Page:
When figuring out how much to spend on a home, keep in mind that you don’t know exactly how much to spend on home repairs or upgrades. Most people put some money aside for home maintenance in their emergency fund, but you can also set aside money for home repairs in a separate high-yield savings account.

How to calculate how much you house Should Afford

All of the costs outlined above probably seem overwhelming, but keep in mind that most major home repairs will be spread out over the years and even decades that you own your home. Plus, hopefully you’ll earn more as your career progresses. As your paycheck grows, you can set aside more cash for emergencies and possibly even pay off your mortgage faster.

So how do you calculate how much house you can afford? That’s entirely up to you, but I’d first add up every bills you have to pay each month, including car payments, insurance, utilities, student loans, and other debts that you have. From there, add some savings so that you have cash to spend on your investment and savings goals. Also take into account the money you have reserved in a job account for retirement.

At this point, you could consider other factors that could affect how much you want to pay for a home. For example:

  • Do you need to set up an emergency fund?
  • Are children on the agenda and should you play for the cost of daycare?
  • Do you want to save more money for a rainy day?
  • Would you like a spouse to stay home in the future?
  • How long do you want to repay your home loan?

Once you have all of the other factors into account, you can decide that you should put money aside for other goals, such as future daycare bills or college savings. You might choose to double pay your student loan so you can repay them early, or you might want a 15 year home loan with a higher monthly payment instead of a traditional 30 year loan.

In either case, experts agree that your mortgage payment shouldn’t be more than 25% of your income. With a monthly income of $ 7,000, this means your payment shouldn’t exceed $ 1,750. If your income is $ 5,000 per month, your monthly payment shouldn’t be more than $ 1,250 per month. These are baseball estimates, and your property taxes and homeowner insurance premiums (or estimates) should also be included in this amount.

What to do if you’ve already spent too much

If you’ve already spent too much on your home, you are probably wondering what steps to take next. Maybe your monthly mortgage payment is making it impossible to keep up with other bills, or maybe the home you bought was a lot more work than you thought.

Either way, if you bite off more than you can chew, there are some steps you can take to get back on track financially. Consider these options:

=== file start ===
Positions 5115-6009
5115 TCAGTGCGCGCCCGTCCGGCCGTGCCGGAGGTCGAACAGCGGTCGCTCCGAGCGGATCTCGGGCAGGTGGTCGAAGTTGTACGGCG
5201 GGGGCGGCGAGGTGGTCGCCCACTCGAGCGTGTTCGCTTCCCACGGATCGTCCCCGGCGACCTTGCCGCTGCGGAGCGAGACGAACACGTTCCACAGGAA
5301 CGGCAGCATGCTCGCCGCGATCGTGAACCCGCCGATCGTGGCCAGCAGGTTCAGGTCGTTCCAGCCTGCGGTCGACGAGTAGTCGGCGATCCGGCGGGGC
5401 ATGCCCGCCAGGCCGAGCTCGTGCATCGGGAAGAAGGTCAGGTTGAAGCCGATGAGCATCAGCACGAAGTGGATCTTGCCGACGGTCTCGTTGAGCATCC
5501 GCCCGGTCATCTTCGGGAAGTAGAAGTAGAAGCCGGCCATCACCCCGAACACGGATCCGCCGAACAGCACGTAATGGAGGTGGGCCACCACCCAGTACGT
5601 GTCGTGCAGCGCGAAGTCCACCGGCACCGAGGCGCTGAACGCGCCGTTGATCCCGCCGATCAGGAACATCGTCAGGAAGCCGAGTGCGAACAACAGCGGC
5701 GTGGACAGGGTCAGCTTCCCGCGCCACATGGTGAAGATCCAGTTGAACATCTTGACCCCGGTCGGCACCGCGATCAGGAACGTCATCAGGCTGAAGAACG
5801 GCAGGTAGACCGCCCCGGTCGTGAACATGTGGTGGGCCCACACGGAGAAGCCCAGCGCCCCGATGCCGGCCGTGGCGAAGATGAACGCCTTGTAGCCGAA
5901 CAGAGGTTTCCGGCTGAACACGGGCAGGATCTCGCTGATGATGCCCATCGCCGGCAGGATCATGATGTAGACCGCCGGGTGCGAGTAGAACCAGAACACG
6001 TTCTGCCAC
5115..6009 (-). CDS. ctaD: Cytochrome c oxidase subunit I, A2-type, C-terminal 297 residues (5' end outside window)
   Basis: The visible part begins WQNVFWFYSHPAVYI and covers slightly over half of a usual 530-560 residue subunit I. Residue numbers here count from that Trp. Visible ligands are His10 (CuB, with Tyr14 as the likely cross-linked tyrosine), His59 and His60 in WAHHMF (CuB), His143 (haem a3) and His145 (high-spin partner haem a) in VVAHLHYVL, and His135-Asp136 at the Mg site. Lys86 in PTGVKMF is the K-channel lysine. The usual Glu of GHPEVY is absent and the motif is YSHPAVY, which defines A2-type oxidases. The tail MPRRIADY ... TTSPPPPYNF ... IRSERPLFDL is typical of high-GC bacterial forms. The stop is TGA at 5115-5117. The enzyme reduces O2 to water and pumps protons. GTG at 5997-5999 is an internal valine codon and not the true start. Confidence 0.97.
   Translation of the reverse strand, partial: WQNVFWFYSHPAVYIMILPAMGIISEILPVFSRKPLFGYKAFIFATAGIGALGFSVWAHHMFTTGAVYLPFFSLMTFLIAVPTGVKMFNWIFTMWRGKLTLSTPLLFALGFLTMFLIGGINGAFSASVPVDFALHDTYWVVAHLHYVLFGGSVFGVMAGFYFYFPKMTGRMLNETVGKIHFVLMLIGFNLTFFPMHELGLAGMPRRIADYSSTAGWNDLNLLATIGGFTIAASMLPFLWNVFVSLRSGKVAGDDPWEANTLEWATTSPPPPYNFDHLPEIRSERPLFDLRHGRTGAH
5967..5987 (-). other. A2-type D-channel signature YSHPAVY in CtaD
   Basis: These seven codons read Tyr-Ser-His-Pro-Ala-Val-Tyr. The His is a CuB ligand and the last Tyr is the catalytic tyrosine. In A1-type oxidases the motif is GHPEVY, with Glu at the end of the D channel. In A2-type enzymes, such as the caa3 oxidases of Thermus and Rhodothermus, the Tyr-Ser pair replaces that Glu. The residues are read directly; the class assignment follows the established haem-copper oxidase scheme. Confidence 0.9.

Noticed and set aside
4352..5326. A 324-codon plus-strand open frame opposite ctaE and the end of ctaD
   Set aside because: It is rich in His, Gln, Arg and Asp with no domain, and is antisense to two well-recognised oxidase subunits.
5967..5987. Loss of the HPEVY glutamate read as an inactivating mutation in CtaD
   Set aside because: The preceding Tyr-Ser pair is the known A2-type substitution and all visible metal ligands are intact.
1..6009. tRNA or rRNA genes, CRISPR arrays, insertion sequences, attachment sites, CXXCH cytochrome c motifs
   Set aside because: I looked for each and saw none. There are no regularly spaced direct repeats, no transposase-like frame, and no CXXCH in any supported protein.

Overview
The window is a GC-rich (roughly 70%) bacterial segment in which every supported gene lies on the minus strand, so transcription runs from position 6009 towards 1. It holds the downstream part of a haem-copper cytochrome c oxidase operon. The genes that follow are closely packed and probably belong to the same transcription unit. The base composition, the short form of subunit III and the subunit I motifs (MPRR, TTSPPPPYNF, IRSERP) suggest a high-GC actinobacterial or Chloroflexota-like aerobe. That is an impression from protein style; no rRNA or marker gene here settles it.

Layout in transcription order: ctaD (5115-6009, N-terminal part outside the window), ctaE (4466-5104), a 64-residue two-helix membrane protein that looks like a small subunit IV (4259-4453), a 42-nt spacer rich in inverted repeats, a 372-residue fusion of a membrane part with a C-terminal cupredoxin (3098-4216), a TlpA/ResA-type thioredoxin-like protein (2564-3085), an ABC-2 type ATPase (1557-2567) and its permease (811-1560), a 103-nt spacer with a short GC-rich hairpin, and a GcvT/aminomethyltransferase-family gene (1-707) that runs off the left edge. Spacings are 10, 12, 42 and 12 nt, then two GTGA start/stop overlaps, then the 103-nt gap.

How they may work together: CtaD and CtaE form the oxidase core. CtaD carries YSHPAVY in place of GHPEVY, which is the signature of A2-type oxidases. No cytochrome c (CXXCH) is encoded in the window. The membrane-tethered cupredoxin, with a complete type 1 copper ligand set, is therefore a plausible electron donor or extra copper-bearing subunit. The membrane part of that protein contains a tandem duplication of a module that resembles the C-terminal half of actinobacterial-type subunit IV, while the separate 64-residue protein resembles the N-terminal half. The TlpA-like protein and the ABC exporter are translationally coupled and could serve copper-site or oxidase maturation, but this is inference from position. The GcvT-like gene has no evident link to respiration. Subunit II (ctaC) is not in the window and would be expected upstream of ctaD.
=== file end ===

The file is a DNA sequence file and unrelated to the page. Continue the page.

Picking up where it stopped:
• Refinance your mortgage. With today’s incredibly low interest rates, almost anyone can refinance an existing mortgage and save money these days. If you can qualify for a new mortgage at a lower interest rate, you can lower your monthly payment and save money on interest each month. Compare mortgage refinancing rates here.
  • Cut down on your expenses. Look for ways to cut your spending on a daily basis – at least until you figure out what to do in the long run. Find out which areas of your budget you may be spending more than you thought you would, such as: B. Go out to eat, take out or go out on the weekends. If you can lower your monthly expenses a little, you can find more money to pay off your mortgage every month.
  • Get a roommate. Consider renting out your guest room to get help with your mortgage. If you live in a tourist area, you can also rent a space through platforms like or
  • Sell ​​your home and move. Finally, consider selling and moving your home when you have enough equity without incurring financial loss. Sometimes the best thing you can do in a financial crisis is to reduce your losses and move on.

The bottom line

How much house you can afford is not always the same as how much you can afford should afford. Only you know what your monthly bills and liabilities look like each month, and only you know the goals and dreams you should really be saving for.

When it comes to buying a home, you are almost always better off playing it safe and taking out fewer loans that a bank will borrow. Buying a humble home gives you a lot more options in life, but when you buy a home that you can’t really afford, you have years of problems.